We find it strange that anyone would be opposed to protecting the air, water, land and biodiversity that we need for our health and survival, but recent attempts to tarnish the reputation of David Suzuki, as well as the Foundation and other environmental groups, show that some people view short-term profit for the fossil fuel industry as more important than protecting the planet.
It seems he can do no wrong and remains a revered icon to most Canadians, true believers who have drunk the climate Kool-Aid liberally served up by our do-gooder educators, social justice missionaries and the hallowed saviors of mankind who proliferate among us. Those for whom climate and environment have assumed the force of an ersatz religion have undertaken no sustained inquiry into the subject, dismissing contrary evidence as purely heretical and not worth consulting. They have followed neither the data nor the money trail. North America's Elmer Gantrys are home free.
Authoritative volumes like Elaine Dewar’s Cloak of Green (now rendered unaffordable), John Casey’s Dark Winter, Norman Rogers’ Dumb Energy and Bruce Bunker’s The Mythology of Global Warming: Climate Change Fiction vs. Scientific Facts, among many other excellent studies, have been placed on the Index Librorum Prohibitorum of the Church of Environmentalism. When the environmental acolytes and climate votaries rise to a position of authority, like our current prime minister, who is determined to phase out the oil and gas industry that is a central pillar of the economy, the damage they can do is incalculable.
And obviously, their efforts are abetted and empowered by the celebrity Greenies who have made their fortunes and reputations exploiting the rage for utopia that inspires the ignorant and deluded, those who seek perfection at the expense of reality. Suzuki is the poster boy for these enablers, the “go-to guy” for the country’s major political parties, in particular the Greens and the NDP. Suzuki famously feuded with Liberal Prime Minister Justin Trudeau last year over the pipeline issue:
It just shows what a joke the whole declaration of a climate emergency is. I mean, if it’s a climate emergency, first of all, when Japan attacked Pearl Harbor, I don’t think the Republicans said, “Oh, that damn Democratic president wants to take us to war and is going to destroy the economy.” Everybody joins together in that emergency. It’s got one purpose, which is to win the battle.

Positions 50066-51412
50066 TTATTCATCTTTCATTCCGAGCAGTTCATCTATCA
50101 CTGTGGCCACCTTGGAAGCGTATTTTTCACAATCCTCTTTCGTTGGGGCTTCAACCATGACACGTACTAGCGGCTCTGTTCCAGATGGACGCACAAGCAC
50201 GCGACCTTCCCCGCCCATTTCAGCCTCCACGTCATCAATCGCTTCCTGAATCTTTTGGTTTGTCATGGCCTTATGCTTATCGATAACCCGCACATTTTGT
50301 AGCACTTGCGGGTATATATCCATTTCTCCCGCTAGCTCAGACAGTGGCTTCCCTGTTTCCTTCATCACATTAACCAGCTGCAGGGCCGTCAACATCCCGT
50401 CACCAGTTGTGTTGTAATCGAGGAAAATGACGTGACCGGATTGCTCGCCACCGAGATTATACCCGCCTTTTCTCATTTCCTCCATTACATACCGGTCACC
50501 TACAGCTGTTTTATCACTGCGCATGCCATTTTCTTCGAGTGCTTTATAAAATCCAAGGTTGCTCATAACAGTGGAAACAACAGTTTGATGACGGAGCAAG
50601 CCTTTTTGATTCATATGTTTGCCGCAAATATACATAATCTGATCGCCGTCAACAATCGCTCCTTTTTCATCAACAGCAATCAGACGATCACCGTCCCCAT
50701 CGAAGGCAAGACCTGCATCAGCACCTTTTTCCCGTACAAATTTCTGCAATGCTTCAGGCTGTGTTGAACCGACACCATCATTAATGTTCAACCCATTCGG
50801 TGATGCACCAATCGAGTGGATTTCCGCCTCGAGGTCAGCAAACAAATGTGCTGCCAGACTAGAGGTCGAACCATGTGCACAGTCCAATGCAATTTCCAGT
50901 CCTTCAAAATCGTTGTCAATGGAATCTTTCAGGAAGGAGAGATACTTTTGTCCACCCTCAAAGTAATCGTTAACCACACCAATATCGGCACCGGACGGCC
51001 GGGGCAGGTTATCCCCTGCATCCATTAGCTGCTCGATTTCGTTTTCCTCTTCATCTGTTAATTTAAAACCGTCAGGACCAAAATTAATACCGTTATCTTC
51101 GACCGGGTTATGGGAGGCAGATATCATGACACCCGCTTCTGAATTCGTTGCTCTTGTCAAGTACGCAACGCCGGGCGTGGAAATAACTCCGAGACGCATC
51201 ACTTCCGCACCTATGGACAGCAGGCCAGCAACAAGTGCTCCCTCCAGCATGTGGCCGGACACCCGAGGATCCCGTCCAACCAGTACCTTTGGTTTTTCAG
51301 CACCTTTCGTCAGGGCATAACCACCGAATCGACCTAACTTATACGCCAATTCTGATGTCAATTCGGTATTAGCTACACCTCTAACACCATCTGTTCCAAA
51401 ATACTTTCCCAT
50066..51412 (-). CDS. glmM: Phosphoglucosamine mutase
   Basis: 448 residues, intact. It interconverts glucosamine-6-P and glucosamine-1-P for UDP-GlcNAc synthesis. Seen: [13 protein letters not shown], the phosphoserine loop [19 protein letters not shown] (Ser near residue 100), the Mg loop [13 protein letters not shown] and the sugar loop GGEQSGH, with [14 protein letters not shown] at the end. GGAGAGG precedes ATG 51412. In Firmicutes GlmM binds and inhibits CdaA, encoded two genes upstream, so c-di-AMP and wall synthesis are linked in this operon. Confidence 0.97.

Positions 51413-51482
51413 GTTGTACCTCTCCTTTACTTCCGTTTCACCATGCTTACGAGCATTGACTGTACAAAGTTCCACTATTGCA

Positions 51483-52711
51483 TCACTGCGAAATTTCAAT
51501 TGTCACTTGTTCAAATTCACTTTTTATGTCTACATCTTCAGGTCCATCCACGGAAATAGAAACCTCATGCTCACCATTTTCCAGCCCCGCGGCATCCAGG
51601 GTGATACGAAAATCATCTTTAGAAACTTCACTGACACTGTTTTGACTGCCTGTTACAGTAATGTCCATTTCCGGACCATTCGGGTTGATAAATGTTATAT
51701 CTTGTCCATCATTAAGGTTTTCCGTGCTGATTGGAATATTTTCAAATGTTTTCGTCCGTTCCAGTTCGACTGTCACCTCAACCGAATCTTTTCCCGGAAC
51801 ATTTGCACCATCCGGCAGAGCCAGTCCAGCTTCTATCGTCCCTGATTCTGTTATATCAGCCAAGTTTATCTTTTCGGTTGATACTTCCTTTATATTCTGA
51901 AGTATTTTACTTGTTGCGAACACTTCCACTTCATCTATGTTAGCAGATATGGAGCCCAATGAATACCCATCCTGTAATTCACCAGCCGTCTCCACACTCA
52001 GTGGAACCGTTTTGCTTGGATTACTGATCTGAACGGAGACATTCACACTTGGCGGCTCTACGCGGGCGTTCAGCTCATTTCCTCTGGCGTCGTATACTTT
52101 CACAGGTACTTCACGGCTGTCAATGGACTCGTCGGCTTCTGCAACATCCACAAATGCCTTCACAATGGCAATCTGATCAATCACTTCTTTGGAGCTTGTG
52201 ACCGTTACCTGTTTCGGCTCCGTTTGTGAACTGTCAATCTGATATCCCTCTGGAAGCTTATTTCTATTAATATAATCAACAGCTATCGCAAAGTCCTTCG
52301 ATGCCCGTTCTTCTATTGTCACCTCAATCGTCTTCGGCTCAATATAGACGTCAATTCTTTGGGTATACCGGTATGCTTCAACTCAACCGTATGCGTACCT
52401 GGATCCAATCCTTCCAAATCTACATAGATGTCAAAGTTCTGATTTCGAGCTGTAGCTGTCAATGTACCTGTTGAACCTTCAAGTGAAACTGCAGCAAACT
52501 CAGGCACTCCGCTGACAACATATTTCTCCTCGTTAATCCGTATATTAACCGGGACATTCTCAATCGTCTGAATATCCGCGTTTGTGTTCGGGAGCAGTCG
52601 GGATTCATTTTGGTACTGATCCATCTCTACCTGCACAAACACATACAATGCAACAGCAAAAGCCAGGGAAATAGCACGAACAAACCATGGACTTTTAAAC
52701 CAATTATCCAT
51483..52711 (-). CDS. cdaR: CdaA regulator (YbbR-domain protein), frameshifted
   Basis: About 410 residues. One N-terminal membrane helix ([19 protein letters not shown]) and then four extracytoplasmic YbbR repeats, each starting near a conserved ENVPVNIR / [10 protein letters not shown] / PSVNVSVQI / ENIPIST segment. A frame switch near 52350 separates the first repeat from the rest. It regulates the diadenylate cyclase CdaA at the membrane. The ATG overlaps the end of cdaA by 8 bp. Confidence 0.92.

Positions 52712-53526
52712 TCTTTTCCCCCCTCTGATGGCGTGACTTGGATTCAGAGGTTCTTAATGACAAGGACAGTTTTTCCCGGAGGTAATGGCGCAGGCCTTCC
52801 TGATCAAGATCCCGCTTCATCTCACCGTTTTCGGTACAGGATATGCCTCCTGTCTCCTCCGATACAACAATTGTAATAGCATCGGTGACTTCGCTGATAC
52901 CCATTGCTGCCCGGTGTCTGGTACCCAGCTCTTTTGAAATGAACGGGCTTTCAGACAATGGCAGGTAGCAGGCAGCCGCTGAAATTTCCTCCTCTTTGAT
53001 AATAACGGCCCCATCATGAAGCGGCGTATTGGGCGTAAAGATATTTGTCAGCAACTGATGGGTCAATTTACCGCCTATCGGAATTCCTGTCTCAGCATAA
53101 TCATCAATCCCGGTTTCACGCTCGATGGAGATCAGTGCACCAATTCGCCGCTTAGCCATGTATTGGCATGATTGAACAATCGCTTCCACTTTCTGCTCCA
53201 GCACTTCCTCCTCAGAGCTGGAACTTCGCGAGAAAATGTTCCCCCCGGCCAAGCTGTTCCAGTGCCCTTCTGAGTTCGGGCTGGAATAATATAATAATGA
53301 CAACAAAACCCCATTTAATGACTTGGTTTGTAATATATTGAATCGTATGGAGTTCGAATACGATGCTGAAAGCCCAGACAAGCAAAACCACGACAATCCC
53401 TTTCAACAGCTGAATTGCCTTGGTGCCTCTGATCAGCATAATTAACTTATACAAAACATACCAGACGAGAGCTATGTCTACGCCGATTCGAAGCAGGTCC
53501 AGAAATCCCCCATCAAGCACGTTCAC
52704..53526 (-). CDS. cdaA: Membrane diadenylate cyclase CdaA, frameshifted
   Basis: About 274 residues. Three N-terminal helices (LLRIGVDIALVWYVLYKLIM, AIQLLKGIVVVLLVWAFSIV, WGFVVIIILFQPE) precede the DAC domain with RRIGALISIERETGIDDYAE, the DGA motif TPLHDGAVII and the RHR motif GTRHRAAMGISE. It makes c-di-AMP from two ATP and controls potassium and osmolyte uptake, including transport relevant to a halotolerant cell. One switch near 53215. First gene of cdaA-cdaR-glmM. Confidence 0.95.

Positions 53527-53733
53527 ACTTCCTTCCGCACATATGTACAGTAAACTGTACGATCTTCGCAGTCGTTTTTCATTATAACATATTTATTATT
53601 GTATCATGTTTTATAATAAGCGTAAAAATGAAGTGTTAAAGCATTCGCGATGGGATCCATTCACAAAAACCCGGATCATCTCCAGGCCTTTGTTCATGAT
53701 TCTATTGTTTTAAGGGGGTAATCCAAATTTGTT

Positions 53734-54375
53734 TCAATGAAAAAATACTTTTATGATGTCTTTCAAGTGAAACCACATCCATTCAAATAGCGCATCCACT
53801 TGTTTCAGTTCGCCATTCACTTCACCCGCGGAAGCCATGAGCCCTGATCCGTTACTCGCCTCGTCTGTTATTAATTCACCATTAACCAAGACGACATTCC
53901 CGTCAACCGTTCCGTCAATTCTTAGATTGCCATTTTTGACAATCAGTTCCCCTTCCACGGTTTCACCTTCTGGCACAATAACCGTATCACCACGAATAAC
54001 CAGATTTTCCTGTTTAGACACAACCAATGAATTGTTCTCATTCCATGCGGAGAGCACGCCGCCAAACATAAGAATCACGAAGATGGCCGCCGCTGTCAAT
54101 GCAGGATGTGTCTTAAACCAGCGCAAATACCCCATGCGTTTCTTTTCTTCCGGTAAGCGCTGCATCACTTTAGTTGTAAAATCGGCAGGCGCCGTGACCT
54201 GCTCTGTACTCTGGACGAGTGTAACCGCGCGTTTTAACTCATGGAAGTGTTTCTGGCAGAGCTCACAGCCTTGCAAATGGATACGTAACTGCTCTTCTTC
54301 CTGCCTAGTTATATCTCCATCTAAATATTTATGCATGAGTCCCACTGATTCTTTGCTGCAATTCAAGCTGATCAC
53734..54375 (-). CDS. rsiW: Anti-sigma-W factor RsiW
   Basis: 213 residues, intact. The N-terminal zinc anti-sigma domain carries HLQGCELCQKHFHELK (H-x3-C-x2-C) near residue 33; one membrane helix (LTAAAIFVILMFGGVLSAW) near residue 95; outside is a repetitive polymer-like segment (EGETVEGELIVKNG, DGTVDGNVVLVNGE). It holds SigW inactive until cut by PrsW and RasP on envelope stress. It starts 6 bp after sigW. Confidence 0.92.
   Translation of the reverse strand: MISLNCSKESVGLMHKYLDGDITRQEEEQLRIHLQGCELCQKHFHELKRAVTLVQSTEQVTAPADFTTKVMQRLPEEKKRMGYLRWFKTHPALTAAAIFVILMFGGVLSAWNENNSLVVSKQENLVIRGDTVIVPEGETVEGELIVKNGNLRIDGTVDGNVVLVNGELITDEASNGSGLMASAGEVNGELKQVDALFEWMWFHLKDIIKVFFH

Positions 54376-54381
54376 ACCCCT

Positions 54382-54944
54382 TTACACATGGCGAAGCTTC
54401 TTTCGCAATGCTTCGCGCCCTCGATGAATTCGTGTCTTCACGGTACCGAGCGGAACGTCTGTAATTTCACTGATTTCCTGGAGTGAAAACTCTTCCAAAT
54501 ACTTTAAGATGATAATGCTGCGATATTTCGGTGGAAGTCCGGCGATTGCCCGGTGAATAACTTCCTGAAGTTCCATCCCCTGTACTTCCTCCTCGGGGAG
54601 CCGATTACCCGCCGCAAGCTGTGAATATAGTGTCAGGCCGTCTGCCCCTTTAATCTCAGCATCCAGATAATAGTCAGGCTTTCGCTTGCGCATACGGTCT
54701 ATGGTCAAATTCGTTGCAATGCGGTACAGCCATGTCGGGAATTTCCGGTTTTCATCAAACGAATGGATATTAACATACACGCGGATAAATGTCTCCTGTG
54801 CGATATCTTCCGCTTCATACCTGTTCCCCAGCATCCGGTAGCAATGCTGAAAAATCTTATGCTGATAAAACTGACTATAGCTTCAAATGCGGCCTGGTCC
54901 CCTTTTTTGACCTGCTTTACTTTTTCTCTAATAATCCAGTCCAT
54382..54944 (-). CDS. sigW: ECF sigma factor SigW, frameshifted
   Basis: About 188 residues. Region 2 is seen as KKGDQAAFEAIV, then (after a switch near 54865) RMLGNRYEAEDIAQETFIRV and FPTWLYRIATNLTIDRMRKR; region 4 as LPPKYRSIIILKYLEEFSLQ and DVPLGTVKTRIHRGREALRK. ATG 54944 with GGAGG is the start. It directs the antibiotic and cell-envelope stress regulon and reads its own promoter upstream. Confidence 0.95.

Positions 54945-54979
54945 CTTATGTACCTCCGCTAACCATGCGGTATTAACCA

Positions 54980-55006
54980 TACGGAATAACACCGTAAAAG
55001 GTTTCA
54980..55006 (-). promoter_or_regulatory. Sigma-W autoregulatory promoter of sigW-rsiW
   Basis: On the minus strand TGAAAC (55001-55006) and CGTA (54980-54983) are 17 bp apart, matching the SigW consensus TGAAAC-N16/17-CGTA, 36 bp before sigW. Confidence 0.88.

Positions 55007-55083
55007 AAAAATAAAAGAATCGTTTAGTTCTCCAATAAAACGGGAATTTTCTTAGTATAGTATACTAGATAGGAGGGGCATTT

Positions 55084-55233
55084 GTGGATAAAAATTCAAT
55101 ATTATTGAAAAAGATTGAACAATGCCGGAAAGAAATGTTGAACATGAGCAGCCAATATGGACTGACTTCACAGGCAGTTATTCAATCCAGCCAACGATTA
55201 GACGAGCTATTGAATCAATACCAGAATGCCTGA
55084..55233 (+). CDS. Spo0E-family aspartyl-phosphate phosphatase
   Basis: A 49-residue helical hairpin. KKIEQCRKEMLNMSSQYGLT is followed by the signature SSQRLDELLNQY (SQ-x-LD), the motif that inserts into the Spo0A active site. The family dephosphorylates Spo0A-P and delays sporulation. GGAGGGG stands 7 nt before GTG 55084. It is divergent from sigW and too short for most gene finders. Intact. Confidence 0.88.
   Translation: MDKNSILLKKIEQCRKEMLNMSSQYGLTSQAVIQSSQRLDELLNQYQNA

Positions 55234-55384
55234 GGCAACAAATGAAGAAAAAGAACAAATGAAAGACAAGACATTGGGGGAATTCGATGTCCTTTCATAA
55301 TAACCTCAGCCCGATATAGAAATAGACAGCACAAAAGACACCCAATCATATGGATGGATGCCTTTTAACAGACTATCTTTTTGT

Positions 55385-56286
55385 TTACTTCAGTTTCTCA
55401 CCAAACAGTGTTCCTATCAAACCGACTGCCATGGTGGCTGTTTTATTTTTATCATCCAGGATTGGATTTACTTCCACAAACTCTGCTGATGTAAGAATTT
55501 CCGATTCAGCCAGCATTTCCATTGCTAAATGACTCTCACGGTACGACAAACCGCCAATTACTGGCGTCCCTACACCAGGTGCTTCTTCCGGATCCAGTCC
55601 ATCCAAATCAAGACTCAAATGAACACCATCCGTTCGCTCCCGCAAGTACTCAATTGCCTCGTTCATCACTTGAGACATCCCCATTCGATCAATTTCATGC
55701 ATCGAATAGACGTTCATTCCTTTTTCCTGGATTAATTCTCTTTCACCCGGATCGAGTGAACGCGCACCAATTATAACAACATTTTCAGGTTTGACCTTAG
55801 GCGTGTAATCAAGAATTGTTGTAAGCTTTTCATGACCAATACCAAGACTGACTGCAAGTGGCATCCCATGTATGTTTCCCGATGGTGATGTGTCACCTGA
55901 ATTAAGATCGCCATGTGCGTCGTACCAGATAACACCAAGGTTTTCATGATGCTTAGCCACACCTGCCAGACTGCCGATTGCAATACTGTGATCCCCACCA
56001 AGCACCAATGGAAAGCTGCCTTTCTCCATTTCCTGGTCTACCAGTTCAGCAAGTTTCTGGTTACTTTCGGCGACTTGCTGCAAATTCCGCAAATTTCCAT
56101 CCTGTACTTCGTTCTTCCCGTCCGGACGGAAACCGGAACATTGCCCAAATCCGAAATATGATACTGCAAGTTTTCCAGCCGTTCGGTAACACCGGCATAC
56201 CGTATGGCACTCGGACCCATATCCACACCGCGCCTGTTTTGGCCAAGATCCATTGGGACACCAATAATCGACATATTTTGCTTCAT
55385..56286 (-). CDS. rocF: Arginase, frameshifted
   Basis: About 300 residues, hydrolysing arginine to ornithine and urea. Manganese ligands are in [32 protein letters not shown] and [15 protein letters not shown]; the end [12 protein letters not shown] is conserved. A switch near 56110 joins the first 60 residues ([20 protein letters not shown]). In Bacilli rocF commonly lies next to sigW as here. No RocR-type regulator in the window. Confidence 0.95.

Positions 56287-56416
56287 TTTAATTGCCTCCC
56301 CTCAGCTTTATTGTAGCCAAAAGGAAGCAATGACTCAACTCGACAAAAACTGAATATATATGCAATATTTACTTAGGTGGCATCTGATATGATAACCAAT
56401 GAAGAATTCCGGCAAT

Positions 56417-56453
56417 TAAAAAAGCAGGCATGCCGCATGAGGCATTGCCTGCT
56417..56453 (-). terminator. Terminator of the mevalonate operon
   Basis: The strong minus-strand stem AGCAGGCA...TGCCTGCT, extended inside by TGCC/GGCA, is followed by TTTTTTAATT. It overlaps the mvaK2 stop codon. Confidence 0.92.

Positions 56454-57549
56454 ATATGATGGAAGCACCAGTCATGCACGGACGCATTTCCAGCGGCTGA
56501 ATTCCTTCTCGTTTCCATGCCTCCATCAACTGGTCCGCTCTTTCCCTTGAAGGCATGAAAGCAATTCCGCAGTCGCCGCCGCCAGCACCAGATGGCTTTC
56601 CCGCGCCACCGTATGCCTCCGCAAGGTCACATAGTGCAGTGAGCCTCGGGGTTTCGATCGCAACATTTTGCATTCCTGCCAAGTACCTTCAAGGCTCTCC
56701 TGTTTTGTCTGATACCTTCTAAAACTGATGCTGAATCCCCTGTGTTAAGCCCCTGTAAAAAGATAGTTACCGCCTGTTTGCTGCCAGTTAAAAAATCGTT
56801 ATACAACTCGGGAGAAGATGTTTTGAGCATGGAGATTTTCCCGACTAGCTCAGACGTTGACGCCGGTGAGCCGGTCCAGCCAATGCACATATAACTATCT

The battle here is in terms of the amount of carbon that’s accumulating in the atmosphere. We’re way beyond and heading to a total by the end of this century that really puts into question whether human beings, as a species, will be able to survive. It is a climate crisis, but we’ve been saying that for over 30 years. And all of the posturing that’s going on, from Mr. Trudeau being elected, and Mr. Harper, who was prime minister for 9 and a half years, who never once said climate is an issue that we’ve got to take seriously. He said reducing greenhouse gas emissions is “crazy economics.”
It’s all about politics. It’s not a serious commitment to meet the climate challenge. And approving the pipeline is only–you know, what do we expect?
But they've recently made up as Trudeau’s Alberta-bashing, pipeline-busting antics have moved into high gear. It should come as no surprise that Suzuki, who is riding out the COVID pandemic in his posh Quadra Island residence, appears to have welcomed the crisis and its restrictions.
I was looking up at the sky today, and it was filled with geese … we’ve had pods of killer whales coming through, and I have the sense that Mother Earth is saying, ‘Phew, thank God, these busy people are giving me a break,’” Suzuki said. “And I hope that people who live in places like Shanghai and Beijing, in Delhi or Bombay, are looking up and seeing what it can be like when air is the way it should be, invisible and odourless.
Such a childish fantasy should be enough to put the ancient oracle out to pasture, and the entire climate-and-environment boondoggle along with him. But, of course, it won't.